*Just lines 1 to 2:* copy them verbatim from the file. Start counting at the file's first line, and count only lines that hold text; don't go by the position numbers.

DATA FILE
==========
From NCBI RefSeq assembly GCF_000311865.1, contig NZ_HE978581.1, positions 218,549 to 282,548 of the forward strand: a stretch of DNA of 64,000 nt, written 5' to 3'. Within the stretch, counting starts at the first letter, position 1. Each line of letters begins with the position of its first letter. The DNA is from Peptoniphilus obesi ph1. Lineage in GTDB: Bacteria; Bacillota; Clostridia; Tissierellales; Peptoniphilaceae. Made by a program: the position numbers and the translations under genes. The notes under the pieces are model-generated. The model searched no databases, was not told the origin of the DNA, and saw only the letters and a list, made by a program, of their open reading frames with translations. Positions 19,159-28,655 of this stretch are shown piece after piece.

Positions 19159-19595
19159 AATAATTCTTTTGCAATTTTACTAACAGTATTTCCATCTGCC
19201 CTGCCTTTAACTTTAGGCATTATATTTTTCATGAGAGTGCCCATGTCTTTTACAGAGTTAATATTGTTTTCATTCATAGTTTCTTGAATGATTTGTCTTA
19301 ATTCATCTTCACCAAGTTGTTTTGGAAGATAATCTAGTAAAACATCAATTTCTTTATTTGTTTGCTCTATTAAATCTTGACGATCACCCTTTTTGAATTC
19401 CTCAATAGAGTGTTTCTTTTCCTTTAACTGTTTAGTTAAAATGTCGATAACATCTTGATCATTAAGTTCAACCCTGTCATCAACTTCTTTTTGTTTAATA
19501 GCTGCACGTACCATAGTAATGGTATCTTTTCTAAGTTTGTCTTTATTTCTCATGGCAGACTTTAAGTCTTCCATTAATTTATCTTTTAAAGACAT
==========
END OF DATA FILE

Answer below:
From NCBI RefSeq assembly GCF_000311865.1, contig NZ_HE978581.1, positions 218,549 to 282,548 of the forward strand: a stretch of DNA of 64,000 nt, written 5' to 3'. Within the stretch, counting starts at the first letter, position 1. Each line of letters begins with the position of its first letter. The DNA is from Peptoniphilus obesi ph1. Lineage in GTDB: Bacteria; Bacillota; Clostridia; Tissierellales; Peptoniphilaceae. Made by a program: the position numbers and the translations under genes. The notes under the pieces are model-generated. The model searched no databases, was not told the origin of the DNA, and saw only the letters and a list, made by a program, of their open reading frames with translations. Positions 19,159-28,655 of this stretch are shown piece after piece.

Positions 19159-19595